It cannot be easy to condense all of the information about your business into just two lines, especially if you tend to speak passionately and for a long time. Ask yourself these questions to help you.

Who are your clients?

What is the product category of your company?

What are the benefits of your product?

What can you prove?

You can use the answers you get to create a powerful, concise statement. Once you have decided, make sure your brand is aligned with the information. All aspects of your business, from email signatures and webpages to all other marketing materials, must be aligned with your positioning statement.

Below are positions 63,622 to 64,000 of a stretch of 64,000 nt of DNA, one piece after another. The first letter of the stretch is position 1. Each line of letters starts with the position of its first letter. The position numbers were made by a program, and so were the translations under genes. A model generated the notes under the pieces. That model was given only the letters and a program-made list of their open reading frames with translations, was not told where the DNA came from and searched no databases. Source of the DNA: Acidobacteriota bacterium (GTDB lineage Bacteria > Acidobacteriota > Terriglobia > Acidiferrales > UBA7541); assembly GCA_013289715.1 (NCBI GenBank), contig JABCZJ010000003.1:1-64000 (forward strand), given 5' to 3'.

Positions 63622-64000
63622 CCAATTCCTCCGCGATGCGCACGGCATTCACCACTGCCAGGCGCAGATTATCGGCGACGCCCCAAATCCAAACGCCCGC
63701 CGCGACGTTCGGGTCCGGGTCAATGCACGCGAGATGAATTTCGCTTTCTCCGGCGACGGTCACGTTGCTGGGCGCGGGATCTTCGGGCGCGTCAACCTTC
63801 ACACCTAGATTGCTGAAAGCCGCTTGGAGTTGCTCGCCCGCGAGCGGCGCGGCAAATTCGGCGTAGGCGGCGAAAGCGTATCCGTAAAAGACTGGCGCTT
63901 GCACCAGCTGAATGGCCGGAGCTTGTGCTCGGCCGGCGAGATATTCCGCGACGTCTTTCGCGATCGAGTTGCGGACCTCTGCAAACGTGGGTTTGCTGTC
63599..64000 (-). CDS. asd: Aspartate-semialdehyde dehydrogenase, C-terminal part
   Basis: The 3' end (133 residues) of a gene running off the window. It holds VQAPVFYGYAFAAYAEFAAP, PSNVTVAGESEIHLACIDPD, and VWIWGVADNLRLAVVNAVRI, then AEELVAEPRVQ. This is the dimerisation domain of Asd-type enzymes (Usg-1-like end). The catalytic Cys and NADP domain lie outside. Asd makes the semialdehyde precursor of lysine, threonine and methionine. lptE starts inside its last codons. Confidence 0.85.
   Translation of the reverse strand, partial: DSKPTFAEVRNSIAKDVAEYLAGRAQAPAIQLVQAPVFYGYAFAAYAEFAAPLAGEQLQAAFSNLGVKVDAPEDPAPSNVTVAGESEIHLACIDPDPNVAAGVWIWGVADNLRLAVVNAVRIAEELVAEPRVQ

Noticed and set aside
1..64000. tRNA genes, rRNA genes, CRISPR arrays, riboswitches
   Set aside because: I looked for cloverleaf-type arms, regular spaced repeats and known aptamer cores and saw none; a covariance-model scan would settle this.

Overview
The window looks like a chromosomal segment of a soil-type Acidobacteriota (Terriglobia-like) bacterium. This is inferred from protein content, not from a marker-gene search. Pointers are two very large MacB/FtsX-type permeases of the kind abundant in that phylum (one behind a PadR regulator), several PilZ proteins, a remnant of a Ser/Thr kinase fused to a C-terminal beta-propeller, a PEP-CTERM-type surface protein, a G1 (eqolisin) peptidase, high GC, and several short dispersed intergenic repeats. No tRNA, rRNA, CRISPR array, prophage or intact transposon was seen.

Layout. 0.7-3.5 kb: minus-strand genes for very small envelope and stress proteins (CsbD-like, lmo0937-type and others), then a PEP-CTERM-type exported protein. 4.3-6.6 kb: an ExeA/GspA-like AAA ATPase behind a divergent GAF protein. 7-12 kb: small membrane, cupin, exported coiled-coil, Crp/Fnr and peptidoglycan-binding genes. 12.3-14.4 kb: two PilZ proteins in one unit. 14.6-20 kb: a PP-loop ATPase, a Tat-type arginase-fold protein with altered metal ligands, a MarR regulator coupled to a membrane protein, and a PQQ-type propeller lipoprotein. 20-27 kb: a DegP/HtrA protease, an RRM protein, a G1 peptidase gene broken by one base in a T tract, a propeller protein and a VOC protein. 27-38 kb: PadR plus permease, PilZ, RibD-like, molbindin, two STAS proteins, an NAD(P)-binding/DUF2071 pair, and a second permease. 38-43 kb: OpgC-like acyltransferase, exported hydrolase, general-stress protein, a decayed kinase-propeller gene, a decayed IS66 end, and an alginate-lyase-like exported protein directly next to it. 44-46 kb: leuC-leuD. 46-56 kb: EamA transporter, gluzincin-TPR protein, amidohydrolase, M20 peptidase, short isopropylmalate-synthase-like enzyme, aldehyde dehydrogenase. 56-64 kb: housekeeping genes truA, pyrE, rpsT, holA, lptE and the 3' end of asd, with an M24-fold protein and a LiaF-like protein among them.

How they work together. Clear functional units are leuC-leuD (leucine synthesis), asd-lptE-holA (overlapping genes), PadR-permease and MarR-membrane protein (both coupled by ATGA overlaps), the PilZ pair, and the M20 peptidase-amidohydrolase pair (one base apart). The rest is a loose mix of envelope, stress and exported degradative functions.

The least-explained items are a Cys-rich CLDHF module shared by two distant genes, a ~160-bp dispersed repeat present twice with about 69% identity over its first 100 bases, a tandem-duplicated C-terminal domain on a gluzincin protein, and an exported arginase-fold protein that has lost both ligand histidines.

The statement alone is not enough to position the business but is an integral part of the strategic process.

Brand maps can help you to test your brand’s position

The process of brand mapping is never-ending. You should continue to analyze your business’s success as long as it is still in operation. Check your bottom line and your position, as well as conducting customer surveys.

It is possible to achieve this by using brand-mapping. The American Marketing Association states that “perceptual brand maps are the visual plotting specific brands against axes where each axis represents a known attribute which drives brand selection.”

AMA lists three other benefits of brand mapping:

You can get valuable insights into your industry and competitors.

You can see the direction in which your brand is going.

This helps you determine if your brand is aligned with your business plan.

Gartner’s Magic Quadrant, which is often not described as a brand perception map, has all of the components. It reveals how users and investors perceive brands in relation to their competitors.